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Waiting for spring
The pump quit working on one of the coldest days of the winter and the pond froze over to a depth of about 3 inches. We worried that the fish would suffer from the lack of fresh oxygen in the water or a build up of gasses under the surface of the ice.We chopped a hole in the ice and dropped two small oxygenators which bubbled under the surface. This served to keep an opening in the ice for the rest of the winter. The tubes are visible to the left of the pond in the first picture.
No matter how thorougly we rake and clean in the fall, there is always a big mess to clean up in the spring! Bags and bags of leaves and twigs and debris to pick up ...
We start the spring clean up by removing the netting which we had tented over the pond in October. This was the fourth winter that we had used the same net, so it had quite a few rips and tears which had allowed some leaves and twigs to fall into the water. Time for new netting this fall!
The beneficial bacteria and the barley straw which deter algae growth both stop working when the water temperature is less than 50 degrees so there is quite a lot of algae growth over the winter. The first day we began our clean up there was a lot of thick algae floating on the surface of the water. We scooped a lot of this out and added bacteria which will start working and kill the algae as soon as the water warms up.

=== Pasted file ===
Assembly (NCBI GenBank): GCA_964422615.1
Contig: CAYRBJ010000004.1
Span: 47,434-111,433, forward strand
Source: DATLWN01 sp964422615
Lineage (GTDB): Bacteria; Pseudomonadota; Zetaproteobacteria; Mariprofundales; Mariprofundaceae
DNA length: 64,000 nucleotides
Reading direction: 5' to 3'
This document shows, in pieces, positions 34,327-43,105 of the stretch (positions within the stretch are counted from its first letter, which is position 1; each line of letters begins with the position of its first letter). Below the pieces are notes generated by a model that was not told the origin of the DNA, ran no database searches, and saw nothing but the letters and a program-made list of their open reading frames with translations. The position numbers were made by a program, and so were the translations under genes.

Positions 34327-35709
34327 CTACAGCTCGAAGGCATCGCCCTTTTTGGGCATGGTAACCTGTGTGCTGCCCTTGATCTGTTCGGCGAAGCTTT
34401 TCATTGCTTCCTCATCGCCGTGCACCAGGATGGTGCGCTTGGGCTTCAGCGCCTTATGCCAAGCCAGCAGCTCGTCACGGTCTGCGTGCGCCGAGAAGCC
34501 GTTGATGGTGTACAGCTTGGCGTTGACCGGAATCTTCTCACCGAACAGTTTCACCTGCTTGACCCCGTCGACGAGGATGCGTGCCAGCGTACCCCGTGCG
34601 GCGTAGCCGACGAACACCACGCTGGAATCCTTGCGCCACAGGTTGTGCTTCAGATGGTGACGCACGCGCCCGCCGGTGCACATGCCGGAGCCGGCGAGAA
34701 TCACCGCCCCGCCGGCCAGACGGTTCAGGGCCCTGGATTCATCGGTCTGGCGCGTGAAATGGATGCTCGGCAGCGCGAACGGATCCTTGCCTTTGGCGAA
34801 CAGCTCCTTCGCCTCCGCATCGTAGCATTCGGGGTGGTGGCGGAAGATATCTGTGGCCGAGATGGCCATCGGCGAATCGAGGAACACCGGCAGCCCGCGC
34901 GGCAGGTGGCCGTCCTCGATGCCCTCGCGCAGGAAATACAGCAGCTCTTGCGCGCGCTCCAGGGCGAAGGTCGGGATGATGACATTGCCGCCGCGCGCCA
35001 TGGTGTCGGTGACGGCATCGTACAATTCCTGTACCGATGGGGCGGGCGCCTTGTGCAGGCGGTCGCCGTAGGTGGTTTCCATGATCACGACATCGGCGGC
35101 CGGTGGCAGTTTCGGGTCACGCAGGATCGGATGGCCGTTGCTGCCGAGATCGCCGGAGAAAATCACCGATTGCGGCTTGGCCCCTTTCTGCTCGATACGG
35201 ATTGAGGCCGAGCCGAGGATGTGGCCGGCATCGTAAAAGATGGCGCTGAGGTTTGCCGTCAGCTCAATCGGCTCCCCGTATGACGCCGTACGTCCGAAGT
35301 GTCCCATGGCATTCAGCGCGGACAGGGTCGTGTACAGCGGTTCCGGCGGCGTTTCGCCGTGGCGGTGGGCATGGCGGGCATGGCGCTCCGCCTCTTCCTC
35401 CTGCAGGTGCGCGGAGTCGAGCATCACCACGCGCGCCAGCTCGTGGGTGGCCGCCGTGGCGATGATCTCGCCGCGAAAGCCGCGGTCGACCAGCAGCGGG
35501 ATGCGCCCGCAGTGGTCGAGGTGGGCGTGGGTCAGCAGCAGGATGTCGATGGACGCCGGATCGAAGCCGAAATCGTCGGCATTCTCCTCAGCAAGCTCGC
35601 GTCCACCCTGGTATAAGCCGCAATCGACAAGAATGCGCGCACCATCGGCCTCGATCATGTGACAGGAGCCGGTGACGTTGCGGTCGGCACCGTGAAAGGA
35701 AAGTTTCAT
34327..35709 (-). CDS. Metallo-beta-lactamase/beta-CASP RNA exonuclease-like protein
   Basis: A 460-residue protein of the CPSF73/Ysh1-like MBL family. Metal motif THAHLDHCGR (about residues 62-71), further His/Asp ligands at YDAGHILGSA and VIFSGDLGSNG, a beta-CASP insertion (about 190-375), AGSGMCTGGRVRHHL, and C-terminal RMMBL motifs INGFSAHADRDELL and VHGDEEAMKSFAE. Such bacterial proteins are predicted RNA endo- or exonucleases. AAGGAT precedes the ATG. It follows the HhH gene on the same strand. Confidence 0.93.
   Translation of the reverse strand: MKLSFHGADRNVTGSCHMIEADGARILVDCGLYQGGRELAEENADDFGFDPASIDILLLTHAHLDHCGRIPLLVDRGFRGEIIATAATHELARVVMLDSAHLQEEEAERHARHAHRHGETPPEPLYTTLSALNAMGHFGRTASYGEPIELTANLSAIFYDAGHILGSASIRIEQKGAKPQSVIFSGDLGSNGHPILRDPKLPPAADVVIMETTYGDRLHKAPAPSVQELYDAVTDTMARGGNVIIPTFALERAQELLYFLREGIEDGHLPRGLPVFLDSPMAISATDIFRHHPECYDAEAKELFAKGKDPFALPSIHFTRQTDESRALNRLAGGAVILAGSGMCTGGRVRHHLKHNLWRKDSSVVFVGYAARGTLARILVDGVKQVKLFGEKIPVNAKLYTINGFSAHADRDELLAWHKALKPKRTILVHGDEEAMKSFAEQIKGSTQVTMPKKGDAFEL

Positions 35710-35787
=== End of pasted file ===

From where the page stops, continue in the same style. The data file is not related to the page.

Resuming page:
All of the fish survived the winter! Little by little they start exploring and making short trips out from under their "hide" where they've congregated for the winter. Sadly, we lost three frogs this year. All three were in the top pond. We think it's because that pond froze solid and the frogs couldn't get out becuse of the netting.
The fish will know on their own when to start eating. How amazing! As the days get warmer they venture to the top of the water and watch us as we stand on the side of the pond. Gradually, the younger koi and the goldfish visit the spot where we used to throw in their food and wait there for us to drop in something edible. If the water isn't warm enough, they'll nudge at the food, but don't really start eating until late April.
We had quite a few warm days late in March and early April of this year so the algae is starting to die from the bacteria we've added. We clean the skimmer basket every day and sometimes twice a day - always full of gunky dying algae. We purchased a long handled swimming pool skimmer a couple of years ago (one of our best purchases!) and use it every few days to skim along the bottom of the pond to remove leaves, twigs and algae which have sunk to the bottom. This is so easy with a flat bottom pond and no rocks! Friends of ours who have traditional rock and pebble lined ponds are spending these early spring weekends draining their ponds and scrubbing rocks, while our pond just cleans itself!
We've named our visiting ducks Fred and Ethel. No, we're not sure that those are their real names, they just seem to fit somehow.
Fred and Ethel visited us in the spring of 2003 for the first time. At first, we were afraid that they would eat the fish or somehow cause damage to the pond. We've found out that they don't bother the fish at all and are actually good for eating some of the dying algae as it floats to the top of the water.
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